How To Write a Log Line

RamonaGravitarWhat is a LOG LINE?

A  log line is a one sentence description that gives an appealing and succinct summary of your story.  Think of the blurbs in TV Guide or Publisher’s Lunch.

A log line is meant to share the story basics but also to provide an emotional hook.

An easy formula for a log line for fiction is this:

Name of story is a word count + genre about a main character who must Story Question before consequences if Story Question is not solved.

For non-fiction, try this:

Name of story is a word count +genre that verb such as explores, uncovers, explains, investigates the subject of book.

Because a log line is so short, each word is important and should perform multiple tasks. Let’s take a look at a sample log line:

“BAD SALE is a 94,000 word thriller about a farmer whose life falls apart after he is tricked by a boyhood friend into buying bomb-making supplies at the hardware store.”

The characters are Farmer and Boyhood Friend. The noun “farmer” tells this person’s job, but it also implies he’ll be a hard-working, honest, family man because that’s the general perception of farmers. “Boyhood friend” implies loyalty and history between the two. It’s not known if this friendship has been steady or if this is a friend from childhood who has reappeared in Farmer’s life.

“Tricked” implies deception, but the intent is not clear, so it leaves something to the imagination. It’s stronger than “fooled” but not as blatant as “coerced”.

The phrase “life falls apart” is vague but conveys the idea that havoc will fall upon the main character and he will be unable to stop it. This is the emotional hook. We should care when a good person is damaged by a supposed friend.

A log line is used in written queries and verbal pitches. It’s also a handy answer to the question, “What are you writing?”

Do you have a log line you’d like to share or show off?

Ramona

17 thoughts on “How To Write a Log Line

  1. Marc Schuster says:

    Hi Ramona… Great post! Here’s one that worked for me, though I think the example you shared does a much better job with plot details: The Grievers is a darkly comic coming of age novel for a generation that’s still struggling to come of age.

    I also like the idea of having a log line on hand in order to let people know what you’re working on. One question, though: How do you keep it from sounding “canned” or memorized when you recite the log line? This is something I struggle with. I hate to sound like I’m pitching when I’m just telling a friend of mine about a project I’m working on.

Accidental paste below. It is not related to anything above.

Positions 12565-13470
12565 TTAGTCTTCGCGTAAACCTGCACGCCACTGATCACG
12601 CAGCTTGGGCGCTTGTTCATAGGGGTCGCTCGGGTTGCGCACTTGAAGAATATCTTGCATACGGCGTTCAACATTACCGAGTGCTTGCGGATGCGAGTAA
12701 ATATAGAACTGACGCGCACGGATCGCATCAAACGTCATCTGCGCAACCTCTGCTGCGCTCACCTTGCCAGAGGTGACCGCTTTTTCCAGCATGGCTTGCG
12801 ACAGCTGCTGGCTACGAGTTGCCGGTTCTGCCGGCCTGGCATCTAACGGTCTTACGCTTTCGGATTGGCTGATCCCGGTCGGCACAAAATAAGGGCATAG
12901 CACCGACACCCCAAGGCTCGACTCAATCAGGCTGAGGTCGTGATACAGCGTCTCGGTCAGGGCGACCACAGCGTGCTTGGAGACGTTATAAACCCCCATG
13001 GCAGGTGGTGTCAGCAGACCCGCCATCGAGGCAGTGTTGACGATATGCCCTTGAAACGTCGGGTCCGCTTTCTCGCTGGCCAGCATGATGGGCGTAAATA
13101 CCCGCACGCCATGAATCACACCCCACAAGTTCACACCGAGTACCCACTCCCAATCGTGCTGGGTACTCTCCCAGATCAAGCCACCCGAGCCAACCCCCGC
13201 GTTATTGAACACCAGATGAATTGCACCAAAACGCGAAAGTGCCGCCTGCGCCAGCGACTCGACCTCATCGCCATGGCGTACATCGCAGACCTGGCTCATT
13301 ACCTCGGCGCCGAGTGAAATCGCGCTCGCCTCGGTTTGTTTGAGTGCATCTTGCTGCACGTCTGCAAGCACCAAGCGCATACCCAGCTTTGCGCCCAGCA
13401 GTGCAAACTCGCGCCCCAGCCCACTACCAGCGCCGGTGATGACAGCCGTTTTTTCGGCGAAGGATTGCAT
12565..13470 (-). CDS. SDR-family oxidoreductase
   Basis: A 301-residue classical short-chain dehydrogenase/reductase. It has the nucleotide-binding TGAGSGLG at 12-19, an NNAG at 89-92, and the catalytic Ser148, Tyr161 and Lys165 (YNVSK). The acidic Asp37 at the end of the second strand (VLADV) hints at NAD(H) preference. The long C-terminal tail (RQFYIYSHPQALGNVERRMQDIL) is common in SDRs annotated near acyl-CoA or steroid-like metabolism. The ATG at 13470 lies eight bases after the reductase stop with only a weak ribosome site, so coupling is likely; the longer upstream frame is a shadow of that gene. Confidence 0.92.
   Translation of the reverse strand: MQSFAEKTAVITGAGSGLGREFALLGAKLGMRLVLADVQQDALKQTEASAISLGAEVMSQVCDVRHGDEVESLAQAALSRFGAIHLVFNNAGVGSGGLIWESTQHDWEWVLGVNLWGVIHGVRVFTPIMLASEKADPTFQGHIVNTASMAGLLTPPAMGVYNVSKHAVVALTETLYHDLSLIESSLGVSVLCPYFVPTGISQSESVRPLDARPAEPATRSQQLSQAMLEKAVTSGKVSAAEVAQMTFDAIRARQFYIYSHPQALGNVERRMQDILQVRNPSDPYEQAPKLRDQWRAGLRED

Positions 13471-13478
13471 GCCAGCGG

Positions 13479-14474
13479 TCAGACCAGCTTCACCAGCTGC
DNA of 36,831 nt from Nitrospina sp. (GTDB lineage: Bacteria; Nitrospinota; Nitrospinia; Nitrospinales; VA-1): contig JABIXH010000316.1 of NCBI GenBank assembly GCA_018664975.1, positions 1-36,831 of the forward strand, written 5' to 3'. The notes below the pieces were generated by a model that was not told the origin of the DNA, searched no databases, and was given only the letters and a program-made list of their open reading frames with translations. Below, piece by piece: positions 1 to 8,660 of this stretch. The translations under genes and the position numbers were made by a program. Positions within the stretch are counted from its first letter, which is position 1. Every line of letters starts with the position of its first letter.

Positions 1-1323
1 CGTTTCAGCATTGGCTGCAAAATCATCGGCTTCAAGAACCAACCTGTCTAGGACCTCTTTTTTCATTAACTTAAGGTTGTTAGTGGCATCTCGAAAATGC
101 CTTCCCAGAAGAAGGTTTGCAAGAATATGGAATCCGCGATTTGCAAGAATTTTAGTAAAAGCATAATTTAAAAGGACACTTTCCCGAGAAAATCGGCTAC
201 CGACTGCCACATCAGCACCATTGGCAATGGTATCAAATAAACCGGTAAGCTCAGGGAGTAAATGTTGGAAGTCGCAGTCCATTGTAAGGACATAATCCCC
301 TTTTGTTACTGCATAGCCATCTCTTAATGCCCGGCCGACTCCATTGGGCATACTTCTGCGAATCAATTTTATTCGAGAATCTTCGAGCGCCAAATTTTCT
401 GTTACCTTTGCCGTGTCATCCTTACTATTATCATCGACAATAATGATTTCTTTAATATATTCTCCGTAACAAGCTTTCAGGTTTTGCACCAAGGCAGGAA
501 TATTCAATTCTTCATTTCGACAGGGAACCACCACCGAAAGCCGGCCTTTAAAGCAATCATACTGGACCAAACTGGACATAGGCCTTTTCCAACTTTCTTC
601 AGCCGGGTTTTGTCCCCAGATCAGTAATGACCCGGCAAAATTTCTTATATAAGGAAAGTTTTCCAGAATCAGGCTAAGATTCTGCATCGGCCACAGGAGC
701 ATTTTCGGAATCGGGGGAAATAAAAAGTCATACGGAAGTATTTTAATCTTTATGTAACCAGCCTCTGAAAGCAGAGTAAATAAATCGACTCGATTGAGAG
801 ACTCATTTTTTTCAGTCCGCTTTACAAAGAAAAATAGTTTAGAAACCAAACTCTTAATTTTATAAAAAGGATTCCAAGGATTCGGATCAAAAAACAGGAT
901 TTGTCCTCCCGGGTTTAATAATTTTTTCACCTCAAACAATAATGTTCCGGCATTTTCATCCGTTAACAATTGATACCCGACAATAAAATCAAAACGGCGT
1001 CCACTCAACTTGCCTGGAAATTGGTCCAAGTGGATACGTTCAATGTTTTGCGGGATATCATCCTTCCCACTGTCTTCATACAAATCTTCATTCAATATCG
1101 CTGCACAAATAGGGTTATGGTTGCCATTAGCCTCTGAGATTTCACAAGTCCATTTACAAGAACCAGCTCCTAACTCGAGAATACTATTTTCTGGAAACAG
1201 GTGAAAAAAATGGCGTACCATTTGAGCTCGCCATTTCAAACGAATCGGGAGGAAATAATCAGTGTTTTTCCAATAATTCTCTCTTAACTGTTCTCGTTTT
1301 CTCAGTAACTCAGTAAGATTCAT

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    • Ramona DeFelice Long says:

      Marc, I think “darkly comic” is an audience identifier. A person reading this immediately understands what that means. My only suggestion might be to add contemporary in there somewhere?

      The sounding canned is a problem, I agree. I spout mine off with a laugh, acknowledging that it sounds canned. With a friend, how about focusing on the primary character and what makes him/her so darkly comic? (I’m curious about this myself! So I guess I’m buying the book to find out.)

      Like

  2. edithmaxwell says:

    Thanks, Ramona. How’s this: A Tine to Live, a Tine to Die is a 75,000-word cozy mystery about Cam Flaherty, a programmer-turned-organic farmer who uses her smarts to find the killer and save her farm after the farmworker she fired is murdered in the greenhouse.

    Like

  3. Ramona DeFelice Long says:

    Edith, I wonder if you can shorten that last part? I’m not sure you need to say she uses her smarts, as she’s apparently smart enough to be a programmer-turned-organic farmer. Hmm. “…Cam Flaherty, a programmer-turned-organic farmer whose new livelihood is in peril when a fired farmworker is found murdered in the greenhouse…”

    I love the title, and Cam’s name!

    Like

  4. Mary Sutton says:

    Because I just took the workshop. =) “{Insert Title} is an 85,000-word traditional mystery about Allyson O’Connor, a former investigative journalist who finds redemption and forgiveness when she becomes involved in murder and a family secret.”

    Like

  5. kaye george says:

    I’ll post a link to this on the Guppy list, Ramona! Thanks so much. Here’s the log line for my next novel, SMOKE: (a tad long!)

    Imogene Duckworthy, PI wannabe, has landed a job assisting a real PI in Wymee Falls, Texas. After bringing home a pot-bellied pig for her daughter’s fourth birthday, Immy discovers the owner of the local jerky shop hanging from a meathook in his own smokehouse. The pig breeder, Amy JoBeth, is implicated, so Immy feels compelled to try to find the real killer. That gentle, somewhat depressed swineherd couldn’t have killed Rusty Bucket. Could she?

    Like

    • Ramona DeFelice Long says:

      Okay, Kaye, let’s try to formula:
      SMOKE is a XXX-word comic mystery featuring PI wannabe Imogene Duckworthy of Wymee Falls, Texas, whose latest adventure begins when she wants to surprise her 4-year-old daughter with a pot-bellied pig for her birthday and discovers the jerky shop owner hanging from a meathook in his own smokehouse.

      How’s that? You can’t get everything into a log line. Since this is a sequel, the language should try to reflect that.

      Like

  6. Polly Iyer says:

    I’m not sending out queries, but this seemed like a fun exercise.

    In HOOKED, a 92,000-word suspense novel, a hot NYPD sex crimes investigator offers ex-call girl Tawny Dell a deal after the Feds discover her illegal offshore account—go undercover in a classy brothel to find a murderer or go to prison for cheating Uncle Sam.

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